This new series is guest blogged by Doug Logan.
Doug Logan was the CEO for USATF from 2008 until September 2010. He was also the CEO, President and Commissioner for Major League Soccer from 1995 to 1999. To read more about his background and involvement in Track, Soccer, Rugby and the Music industry, read my Freelap Friday Five Interview.
This is his 7h article. Click here for his entire series.
SHIN SPLINTS REDUX
And They Were Singing…
In the course of a fulfilling professional career I have leaned on the guidance, inspiration and influence of a great many people. And, as I climbed the ladder of responsibility, I identified three individuals whom I emulated. Two are now deceased; one still lives a vigorous life. With all apologies to Don McLean, here are the three men I’ve admired the most.
E. Michael Burke
For a guy trying to get a toehold in the sports and entertainment business, I aspired to reach the stature of an individual who was a virtual Prince of the profession. Michael Burke had one of those resumes that seemed so impressive that it could not have been real. He was athletic growing up and a good enough half-back at the University of Pennsylvania that he received a tryout with the Philadelphia Eagles [NFL]. During World War II he served in the OSS, operated behind enemy lines and was decorated with the Silver Star. He worked for awhile in the ‘50’s as a General Manager with Ringling Brothers and Barnum & Bailey Circus and also as an executive with CBS.
When CBS bought the NY Yankees in 1966 they promoted Burke to team President. He served in that capacity for six or so years. He became a minority partner with George Steinbrenner in the purchase of the Yankees but later, after quarrelling with the bellicose “Boss”, sold his 5% interest for $500,000.00. He then became President of Madison Square Garden, The New York Knicks [NBA], and the New York Rangers [NHL]. Burke retired in 1981 to a cottage in Galway, Ireland, where he died in 1987 after a long battle with cancer.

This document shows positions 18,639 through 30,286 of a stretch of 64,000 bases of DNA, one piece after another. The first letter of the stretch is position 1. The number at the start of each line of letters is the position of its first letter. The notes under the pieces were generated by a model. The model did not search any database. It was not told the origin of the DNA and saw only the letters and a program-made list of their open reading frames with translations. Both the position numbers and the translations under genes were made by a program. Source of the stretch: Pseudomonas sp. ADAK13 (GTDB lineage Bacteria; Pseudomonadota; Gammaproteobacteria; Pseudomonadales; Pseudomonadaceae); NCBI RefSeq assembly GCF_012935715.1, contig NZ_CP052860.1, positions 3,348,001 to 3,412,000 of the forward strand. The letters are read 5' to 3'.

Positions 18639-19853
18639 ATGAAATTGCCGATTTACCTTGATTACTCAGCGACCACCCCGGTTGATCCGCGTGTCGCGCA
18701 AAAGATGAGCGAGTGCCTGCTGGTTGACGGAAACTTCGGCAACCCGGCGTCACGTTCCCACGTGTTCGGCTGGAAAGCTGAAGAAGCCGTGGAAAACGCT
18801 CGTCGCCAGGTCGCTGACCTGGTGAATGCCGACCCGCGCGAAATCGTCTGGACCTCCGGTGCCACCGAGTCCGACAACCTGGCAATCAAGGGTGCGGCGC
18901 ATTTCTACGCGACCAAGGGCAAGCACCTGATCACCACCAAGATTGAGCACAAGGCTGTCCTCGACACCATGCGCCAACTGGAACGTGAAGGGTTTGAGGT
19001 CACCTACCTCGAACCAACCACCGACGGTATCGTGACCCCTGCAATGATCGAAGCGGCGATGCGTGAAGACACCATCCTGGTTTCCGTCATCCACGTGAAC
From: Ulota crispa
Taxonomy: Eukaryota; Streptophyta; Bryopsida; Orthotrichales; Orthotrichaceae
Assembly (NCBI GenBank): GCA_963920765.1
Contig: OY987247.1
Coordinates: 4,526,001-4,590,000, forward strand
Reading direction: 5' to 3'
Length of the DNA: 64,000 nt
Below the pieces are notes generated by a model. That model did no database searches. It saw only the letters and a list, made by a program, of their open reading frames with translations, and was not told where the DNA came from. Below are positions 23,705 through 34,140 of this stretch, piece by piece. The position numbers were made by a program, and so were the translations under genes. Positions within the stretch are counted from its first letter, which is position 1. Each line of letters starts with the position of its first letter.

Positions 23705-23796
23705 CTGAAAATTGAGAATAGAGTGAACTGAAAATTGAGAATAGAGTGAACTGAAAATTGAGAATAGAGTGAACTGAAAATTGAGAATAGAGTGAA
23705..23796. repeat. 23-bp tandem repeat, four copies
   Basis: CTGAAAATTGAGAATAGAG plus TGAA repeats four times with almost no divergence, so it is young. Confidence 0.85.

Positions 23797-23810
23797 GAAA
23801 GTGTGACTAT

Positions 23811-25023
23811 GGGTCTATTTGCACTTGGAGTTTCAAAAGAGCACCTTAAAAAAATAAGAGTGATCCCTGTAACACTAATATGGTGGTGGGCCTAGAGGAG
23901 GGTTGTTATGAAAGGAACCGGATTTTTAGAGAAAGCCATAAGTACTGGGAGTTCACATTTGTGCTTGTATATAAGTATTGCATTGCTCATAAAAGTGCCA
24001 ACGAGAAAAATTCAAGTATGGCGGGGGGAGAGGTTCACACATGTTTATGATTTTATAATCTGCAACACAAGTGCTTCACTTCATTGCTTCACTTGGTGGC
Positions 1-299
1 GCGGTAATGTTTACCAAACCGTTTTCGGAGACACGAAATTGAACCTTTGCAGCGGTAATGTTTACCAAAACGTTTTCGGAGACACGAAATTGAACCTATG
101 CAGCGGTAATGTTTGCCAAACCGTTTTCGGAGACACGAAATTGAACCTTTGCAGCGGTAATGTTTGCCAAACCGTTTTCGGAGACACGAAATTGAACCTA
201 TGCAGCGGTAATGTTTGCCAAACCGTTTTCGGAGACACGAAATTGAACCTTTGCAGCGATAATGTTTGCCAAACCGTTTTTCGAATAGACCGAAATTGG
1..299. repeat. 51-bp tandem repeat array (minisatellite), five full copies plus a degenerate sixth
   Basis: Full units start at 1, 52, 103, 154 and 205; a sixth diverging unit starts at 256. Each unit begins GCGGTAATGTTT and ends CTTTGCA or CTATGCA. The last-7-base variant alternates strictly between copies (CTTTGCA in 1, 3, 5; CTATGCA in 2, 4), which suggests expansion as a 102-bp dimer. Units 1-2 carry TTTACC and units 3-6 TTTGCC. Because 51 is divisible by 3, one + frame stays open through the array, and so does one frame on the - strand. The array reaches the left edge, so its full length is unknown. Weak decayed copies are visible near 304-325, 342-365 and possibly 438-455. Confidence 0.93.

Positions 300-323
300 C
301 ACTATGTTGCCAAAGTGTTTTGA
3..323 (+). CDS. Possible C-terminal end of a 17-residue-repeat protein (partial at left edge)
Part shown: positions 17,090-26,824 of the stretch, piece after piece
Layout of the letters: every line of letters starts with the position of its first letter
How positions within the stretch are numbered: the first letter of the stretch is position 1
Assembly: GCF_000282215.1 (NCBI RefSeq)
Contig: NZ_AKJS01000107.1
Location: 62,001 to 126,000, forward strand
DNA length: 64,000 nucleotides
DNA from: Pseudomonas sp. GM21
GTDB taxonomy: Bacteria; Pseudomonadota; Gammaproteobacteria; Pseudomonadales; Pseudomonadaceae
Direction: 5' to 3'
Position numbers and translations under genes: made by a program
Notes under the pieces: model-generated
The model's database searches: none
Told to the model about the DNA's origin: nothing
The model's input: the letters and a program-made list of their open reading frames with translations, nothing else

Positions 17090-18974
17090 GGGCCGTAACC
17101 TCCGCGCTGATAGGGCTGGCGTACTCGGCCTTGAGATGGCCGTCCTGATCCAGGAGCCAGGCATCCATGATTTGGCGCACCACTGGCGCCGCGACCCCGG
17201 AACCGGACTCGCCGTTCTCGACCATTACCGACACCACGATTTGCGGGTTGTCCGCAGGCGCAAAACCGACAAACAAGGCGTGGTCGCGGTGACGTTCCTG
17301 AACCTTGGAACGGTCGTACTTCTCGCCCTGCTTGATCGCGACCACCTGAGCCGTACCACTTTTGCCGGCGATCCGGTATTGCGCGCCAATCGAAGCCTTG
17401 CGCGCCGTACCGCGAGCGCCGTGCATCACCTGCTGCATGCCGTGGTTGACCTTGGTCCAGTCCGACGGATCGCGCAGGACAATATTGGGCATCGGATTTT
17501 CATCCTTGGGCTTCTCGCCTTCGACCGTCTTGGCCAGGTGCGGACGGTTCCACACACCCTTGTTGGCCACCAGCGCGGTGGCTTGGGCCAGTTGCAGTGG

To this day, Michael Burke is the most charming man I have ever met. He was always beautifully clothed, looked you in the eye with genuine engagement and had a mischievous air about him. He is remembered for frequently saying that manners are more important than laws. I got to know him after his retirement during his periodic visits to New York. He dealt with his fatal illness with an incredible dignity. Classy guy.
Graham was born in Berlin in 1931 and named Wolodia Grajonca, although his family called him Wolfgang. He escaped the holocaust, along with some of his siblings, and wound up in a Bronx foster home at the age of 10. I will always remember listening to his stories about his feelings of rejection at the foster home as prospective adopting families would come on weekends to inspect and select the “lucky ones”. He was ultimately released to a caring family, graduated from De Witt Clinton HS and City College and served in the Korean War where he was decorated with a Bronze Star and Purple Heart.
In 1965 Graham migrated to San Francisco where he became an integral part of the cultural/musical/artistic revolution. He soon began promoting shows in multiple venues; the Fillmore, the Winterland Ballroom, the Family Dog, and others. He became the most prominent rock and roll impresario in the world and his company, Bill Graham Presents produced every big show and band of note for almost three decades.